As a firm dedicated to providing an integrated wealth management experience, we help our clients effectively maximize their assets and unlock opportunities to realize their personal and financial goals. An important aspect of this comprehensive approach is advising clients on the intricacies of their estate plan.
One of the most consequential decisions in estate planning is who to name as trustee. The trustee’s knowledge, commitment, ability, and skill will have an enormous impact on fulfilling the intended purpose of a trust. Despite the importance of this decision, it is often given less consideration than the structure of a plan or choice of attorney.
Whether you choose a friend, family member, or professional corporate trustee, the roles and responsibilities of a trustee are the same. Not everyone is aware of the extent and importance of the job, and understanding the responsibilities are a significant part of the decision-making process.
What Does a Trustee Do?
The trustee’s role is complex, and includes, among many other administrative tasks, the following duties and responsibilities:
- Reading and understanding the trust document;
- Inventorying and valuing assets;
- Communicating with the beneficiaries;
- Investing trust funds prudently, as defined by state law and fiduciary principles;
- Accounting for principal and income debits and credits;
- Making discretionary distributions;
- Preparing, executing, and filing tax returns;
- Managing unique, non-marketable assets;
- Complying with fiduciary duties, including the duty of loyalty, the duty of impartiality, the duty to inform beneficiaries, etc.; and
- Interpreting complex documents.
Who Can Act as Trustee?
A wide array of people and institutions can act as a trustee, including individuals, such as a spouse, child, or friend; professionals such as attorneys, CPAs, or a professional fiduciary; a corporate trustee; or combination of the above.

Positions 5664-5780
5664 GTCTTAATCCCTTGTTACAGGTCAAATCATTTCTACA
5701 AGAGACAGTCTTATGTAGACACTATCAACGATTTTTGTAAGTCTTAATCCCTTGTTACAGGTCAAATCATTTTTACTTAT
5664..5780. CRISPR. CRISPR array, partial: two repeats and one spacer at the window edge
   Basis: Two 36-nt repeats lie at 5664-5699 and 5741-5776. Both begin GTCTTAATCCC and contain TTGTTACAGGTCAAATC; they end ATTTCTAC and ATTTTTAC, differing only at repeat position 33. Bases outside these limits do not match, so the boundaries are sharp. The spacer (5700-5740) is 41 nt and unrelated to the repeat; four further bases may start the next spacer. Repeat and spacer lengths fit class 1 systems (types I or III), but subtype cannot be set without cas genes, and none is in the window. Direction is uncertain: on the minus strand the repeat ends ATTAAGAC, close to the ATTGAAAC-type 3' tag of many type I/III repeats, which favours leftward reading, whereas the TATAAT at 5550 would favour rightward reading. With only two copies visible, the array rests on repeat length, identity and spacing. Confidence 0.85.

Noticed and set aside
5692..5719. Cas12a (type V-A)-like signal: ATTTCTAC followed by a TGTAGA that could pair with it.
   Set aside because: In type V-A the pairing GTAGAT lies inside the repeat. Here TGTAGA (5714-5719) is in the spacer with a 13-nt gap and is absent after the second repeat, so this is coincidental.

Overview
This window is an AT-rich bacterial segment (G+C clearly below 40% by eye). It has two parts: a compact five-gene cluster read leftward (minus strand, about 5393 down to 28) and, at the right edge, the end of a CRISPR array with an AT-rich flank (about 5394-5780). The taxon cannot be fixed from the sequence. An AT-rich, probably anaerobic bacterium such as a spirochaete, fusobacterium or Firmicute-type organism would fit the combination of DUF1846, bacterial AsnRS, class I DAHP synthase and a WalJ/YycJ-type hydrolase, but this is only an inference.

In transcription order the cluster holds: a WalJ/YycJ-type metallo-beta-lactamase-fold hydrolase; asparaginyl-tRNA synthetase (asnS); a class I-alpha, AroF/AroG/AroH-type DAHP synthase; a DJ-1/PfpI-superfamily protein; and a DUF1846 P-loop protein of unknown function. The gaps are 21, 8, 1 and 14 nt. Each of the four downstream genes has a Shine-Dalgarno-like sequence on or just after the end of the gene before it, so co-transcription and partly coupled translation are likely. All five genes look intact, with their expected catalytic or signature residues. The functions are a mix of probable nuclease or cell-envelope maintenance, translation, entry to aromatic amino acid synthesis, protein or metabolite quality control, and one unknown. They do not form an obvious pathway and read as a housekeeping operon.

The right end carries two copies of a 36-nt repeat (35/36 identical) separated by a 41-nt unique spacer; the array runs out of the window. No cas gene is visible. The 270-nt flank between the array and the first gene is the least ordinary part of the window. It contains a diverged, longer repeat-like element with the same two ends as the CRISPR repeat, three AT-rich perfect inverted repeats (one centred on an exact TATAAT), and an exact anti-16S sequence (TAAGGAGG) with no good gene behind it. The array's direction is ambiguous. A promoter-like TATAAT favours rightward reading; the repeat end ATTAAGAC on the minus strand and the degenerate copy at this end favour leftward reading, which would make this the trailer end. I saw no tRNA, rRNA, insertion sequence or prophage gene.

You may consider it honorable to ask an individual to serve as trustee, or feel it is an honor to be asked to serve as the trustee, but most individuals are unaware of the requirements and the time-consuming, complex matters they will need to address during an emotional time.
For the interest of all parties, consider any unusual circumstances or extraordinary duties that may be involved with trust administration and ask yourself:
- Is my selected trustee the best choice for the role?
- Is the selected trustee willing/able to serve in such capacity?
- Is there a clear understanding of the commitment, responsibilities, and potential pitfalls?
- Do the family members all get along?
- Do I have a successor trustee in place in the event an individual trustee is not willing/able to serve?
At Carlson Capital Management, we are privileged to help our clients navigate this space and recommend an approach to selecting a trustee that will allow you to best realize the potential of your wealth. Please contact your advisor if you’d like to discuss the selection of a trustee in more detail.
Did You Know?
Carlson Capital Management has a team of professionals with deep estate planning experience who work alongside all of the CCM advisors to ensure
our approach to wealth management is optimized to help clients reach their goals at the end of their lives. Included in this team:
- Dan Edwards, CPA, Director of Estate Planning
- Callie Geist, CFP®, J.D., MBA, Integrated Wealth Advisor
- Kevin Koski, CPA, Principal Tax Advisor
- Matt Morehead, J.D., CEBS, Senior Integrated Wealth Advisor
- Matthew Rich, CFP®, J.D., Senior Integrated Wealth Advisor
NOTE: The information provided in this article is intended for clients of Carlson Capital Management. We recommend that individuals consult with a professional advisor familiar with their particular situation for advice concerning specific investment, accounting, tax, and legal matters before taking any action.